Please plan to make air travel plans only after the minimum group size has been met. We will send you a confirmation email as soon as the trip has been confirmed.
Arrival and Departure Airport: Redmond Municipal Airport (RDM)
Arrival Details: Plan flights to arrive June 11, 2024, no later than 2:00 PM.
Departure Details: Plan flights to depart June 16, 2024 after 1:00 PM.
Travel Tips: If you want to arrive early and rest up from your travels, we recommend the Comfort Suites Redmond Airport. You can book this online or call (541) 504-8900 to make a reservation. The hotel offers free airport transportation, and they are within walking distance to a couple of restaurants.
If you want to explore the area more, Bend, just down the road from the Redmond Airport, is a fun city with many things to do. There are plenty of hotels in Bend, but some in the downtown area we recommend are McMenamins Old St. Francis School Hotel and The Oxford Hotel. The downtown area has many shops, restaurants, and craft breweries. You can also take a walk along the Deschutes River. The High Desert Museum, just 5 minutes south of Bend, has exhibits on the people, culture, and resources of the high desert region. They even have a Bird of Prey Center where you can get up close views of owls, hawks, eagles, and falcons. If you’re fascinated by geology, then visit the Newberry National Volcanic Monument to see ancient lava flows and learn more about the spectacular geologic features of the area. Other great attractions in the area include Tumalo Falls, a nearly 100-foot-tall waterfall, and Pilot Butte, which you can drive up and have great views of surrounding mountains on a clear day. Taxis and Uber are available in Bend, but it’s easier to get around if you have a rental car.
Items of Note
Photography & Field Conditions
During this photography seminar, you have unprecedented opportunities to photograph an incredible array of nesting woodpeckers with both field and post-processing instruction to ensure you have the tools you need to create images you are proud of not only on this trip but into the future. There is ample time in the woods to practice a variety of techniques, including quality time at multiple nest sites to experiment with elements such as lighting, angle, and framing. Field instruction is combined with indoor discussions of workflow, compositional elements, post-processing techniques using Adobe’s Lightroom, and hands-on practice through photo review to improve the overall artistry and effectiveness of your imagery.
We travel in two minivans, with seating for three participants each and ample room for each day’s gear and clothing. Expect cool to cold mornings and warm to hot afternoons, though we reserve the hottest part of the day for indoor photo processing and review. We could experience inclement weather, so please be prepared for a wide array of conditions. Ground conditions may be dusty and we may spend considerable time standing on open sunny slopes.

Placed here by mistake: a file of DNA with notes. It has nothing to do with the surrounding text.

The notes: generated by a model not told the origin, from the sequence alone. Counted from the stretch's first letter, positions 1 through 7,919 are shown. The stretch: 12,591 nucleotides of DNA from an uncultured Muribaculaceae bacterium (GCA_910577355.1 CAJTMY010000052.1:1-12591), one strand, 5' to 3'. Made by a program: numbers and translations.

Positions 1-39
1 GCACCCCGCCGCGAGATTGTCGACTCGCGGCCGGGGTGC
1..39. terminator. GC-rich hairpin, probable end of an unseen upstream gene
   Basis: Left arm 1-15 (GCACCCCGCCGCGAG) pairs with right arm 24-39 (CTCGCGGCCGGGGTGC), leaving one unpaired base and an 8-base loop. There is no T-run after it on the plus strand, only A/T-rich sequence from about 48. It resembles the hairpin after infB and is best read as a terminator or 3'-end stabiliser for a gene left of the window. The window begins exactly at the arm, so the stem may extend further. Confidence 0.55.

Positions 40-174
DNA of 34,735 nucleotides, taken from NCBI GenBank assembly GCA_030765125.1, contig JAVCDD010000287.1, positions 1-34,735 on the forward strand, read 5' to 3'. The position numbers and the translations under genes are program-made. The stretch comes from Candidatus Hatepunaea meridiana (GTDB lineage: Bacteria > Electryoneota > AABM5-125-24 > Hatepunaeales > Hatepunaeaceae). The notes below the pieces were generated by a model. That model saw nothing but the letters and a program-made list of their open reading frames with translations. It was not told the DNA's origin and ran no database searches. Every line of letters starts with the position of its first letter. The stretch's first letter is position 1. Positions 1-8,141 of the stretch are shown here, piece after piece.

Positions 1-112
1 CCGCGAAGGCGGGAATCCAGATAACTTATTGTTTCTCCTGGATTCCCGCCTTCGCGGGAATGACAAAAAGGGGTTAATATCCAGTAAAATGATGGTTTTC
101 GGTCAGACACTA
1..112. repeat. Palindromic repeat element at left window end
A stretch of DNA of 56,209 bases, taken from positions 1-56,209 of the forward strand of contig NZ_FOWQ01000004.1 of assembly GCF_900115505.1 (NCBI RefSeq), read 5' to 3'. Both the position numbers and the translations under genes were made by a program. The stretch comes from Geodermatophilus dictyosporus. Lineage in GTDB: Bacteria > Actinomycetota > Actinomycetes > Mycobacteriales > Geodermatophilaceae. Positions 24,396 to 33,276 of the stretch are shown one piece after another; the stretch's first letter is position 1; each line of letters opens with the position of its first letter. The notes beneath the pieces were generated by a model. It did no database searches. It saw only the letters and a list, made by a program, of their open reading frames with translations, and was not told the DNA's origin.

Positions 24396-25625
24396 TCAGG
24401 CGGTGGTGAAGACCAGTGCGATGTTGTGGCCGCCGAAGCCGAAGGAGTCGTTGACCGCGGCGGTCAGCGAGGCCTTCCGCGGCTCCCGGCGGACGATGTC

A tripod is recommended for nest photography and a laptop for photo processing and review sessions. You may also wish to bring a USB flash drive for transferring your images to the computer that we use for reviewing each other’s work on a projection screen. Please plan to bring a telephoto lens with focal length of at least 300 mm and a comfortable pack to carry your gear on short, moderate hikes through potentially uneven terrain. For those interested in capturing environmental portraits of the birds and/or landscapes, please also bring a mid- (24-105mm) to wide-angle lens (35mm or less)
Browse below for trip reports and species lists from past versions of this and other tours from this destination.
Kirsten’s love of nature blossomed with early childhood explorations of emerald rainforests, sea star-filled tidepools, and wildflower-strewn mountains in Washington State. This paired with a love for travel when her family translocated to the Philippines where she lived from ages 8-18. Kirsten’s natural history explorations of the world expanded in college, graduate school and beyond as she studied Augur buzzards in Kenya, magnificent frigatebirds in the Galapagos Islands, poison-dart frogs in Costa Rica, rock iguanas in the Bahamas, kangaroos, bowerbirds, and fairy wrens in Australia, and myriad plants and animals in Florida where she worked as a biologist until a camera tweaked the trajectory of her career. Seven continents and 56 countries later, Kirsten now bases out of Florida and Maryland as a wildlife photographer, writer, speaker, nature guide, photography instructor, and conservationist.
Kirsten’s writing and photography have appeared in numerous online and print publications, including six of her own books on Florida’s nature and history, starting with the award-winning gardening reference Attracting Birds to South Florida Gardens and most recently Everglades National Park. Her upcoming photo-illustrated books include the coffee-table book Wild Florida: The Animals of the Sunshine State and the field guide Birds of Florida. Kirsten’s images have also been featured in photography showcases, public art programs, and in solo and juried group exhibitions. With over 20 years of experience leading nature and photography trips and workshops, Kirsten’s goal is to inspire enthusiasm for the natural world among diverse audiences. She is a founding member of Phoebes Birding, which connects women through nature, member of the IUCN Iguana Specialist Group and North American Nature Photography Association, and a board member of Tropical Audubon Society and Audubon Florida.